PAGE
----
Based on a true story, The Chess Machine is the breathtaking historical adventure of a legendary invention that astounded all who crossed its path. Vienna, 1770: Baron Wolfgang von Kempelen unveils a strange and amazing invention: the Mechanical Turk, a sensational and unbeatable chess-playing automaton. But what the Habsburg court hails as the greatest innovation of the century is really nothing more than a brilliant illusion. The chess machine is secretly operated from inside by the Italian dwarf Tibor, a God-fearing social outcast whose chess-playing abilities and diminutive size make him the perfect accomplice in this grand hoax.
Von Kempelen and his helpers tour his remarkable invention all around Europe to amaze and entertain the public, but despite many valiant attempts and close calls, no one is able to beat the extraordinary chess machine. The crowds all across Europe adore the Turk, and the success of Baron von Kempelen seems assured. But when a beautiful and seductive countess dies under mysterious circumstances in the presence of the automaton, the Mechanical Turk falls under a cloud of suspicion, and the machine and his inventor become the targets of espionage, persecution, and aristocratic intrigue.
What is the dark secret behind this automaton, and what strange powers does it hold? The Chess Machine is a daring and remarkable tale, full of envy, lust, scandal, and deception.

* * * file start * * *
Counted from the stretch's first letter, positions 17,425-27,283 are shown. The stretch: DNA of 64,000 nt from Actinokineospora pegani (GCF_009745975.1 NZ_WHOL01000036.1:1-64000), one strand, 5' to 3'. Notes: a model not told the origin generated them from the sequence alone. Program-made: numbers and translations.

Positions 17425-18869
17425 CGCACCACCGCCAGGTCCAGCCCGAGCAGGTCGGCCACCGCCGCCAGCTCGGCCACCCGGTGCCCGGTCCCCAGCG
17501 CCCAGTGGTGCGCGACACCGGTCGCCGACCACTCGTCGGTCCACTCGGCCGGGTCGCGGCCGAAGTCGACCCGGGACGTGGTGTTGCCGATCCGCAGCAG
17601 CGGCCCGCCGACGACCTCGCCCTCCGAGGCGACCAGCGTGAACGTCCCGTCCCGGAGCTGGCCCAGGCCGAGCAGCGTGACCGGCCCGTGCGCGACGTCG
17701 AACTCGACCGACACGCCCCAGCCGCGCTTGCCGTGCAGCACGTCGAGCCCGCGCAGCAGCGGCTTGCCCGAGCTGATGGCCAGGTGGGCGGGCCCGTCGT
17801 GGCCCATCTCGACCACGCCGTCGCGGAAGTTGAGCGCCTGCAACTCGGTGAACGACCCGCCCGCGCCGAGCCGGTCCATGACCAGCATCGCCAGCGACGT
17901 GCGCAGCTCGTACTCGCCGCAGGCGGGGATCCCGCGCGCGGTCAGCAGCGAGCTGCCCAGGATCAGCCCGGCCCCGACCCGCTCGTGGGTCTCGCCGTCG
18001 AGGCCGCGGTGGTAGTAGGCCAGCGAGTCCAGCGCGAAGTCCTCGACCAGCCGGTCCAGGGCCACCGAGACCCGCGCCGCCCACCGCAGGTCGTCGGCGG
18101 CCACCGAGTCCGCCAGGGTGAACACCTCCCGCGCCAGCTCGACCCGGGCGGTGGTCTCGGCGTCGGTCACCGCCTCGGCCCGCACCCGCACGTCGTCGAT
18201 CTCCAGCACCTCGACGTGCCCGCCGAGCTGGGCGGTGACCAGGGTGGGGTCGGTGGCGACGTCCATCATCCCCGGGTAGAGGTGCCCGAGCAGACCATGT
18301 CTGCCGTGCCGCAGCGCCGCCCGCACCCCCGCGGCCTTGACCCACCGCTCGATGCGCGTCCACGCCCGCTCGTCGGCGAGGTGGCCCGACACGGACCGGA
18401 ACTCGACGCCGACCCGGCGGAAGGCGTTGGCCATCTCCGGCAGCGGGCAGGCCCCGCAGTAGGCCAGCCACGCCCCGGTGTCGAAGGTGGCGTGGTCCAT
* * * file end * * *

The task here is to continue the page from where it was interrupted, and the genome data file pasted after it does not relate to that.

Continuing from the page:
"Well-executed¿. Authentic....Highly recommended." (Library Journal)
"Rich in detail and psychological depth....A work of...marvelously creative imagination." (Kirkus)
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Stimulating but narrative stronger than characters
I love books that deftly blend historical accounts (however loose) with easily digested scientific ideas/inventions and fold them into clever stories with believable, achingly human characters. This book succeeds in several of those areas, but falls short in its presentation of characters. Too often, they are flat and predictable. Their comments seem like points taken from a storyboard to propel the plot, not natural expressions of real people swirling about in the events of their lives. To its credit, the narrative is quite fine and the reading is well-matched to the writing style. The author understands how to craft a book with foreshadowing and story tentacles that wrap back upon themselves to create that mobius strip flow that marks the complexity of quirky, rich lives. So, I can recommend this as a good read, but not a great one. If the category appeals to you, I can highly recommend A Case of Curiosities (print only, bestseller and available in trade paperback) or The Invention of Everything Else (print and Audible.com - I found the reading a delight!).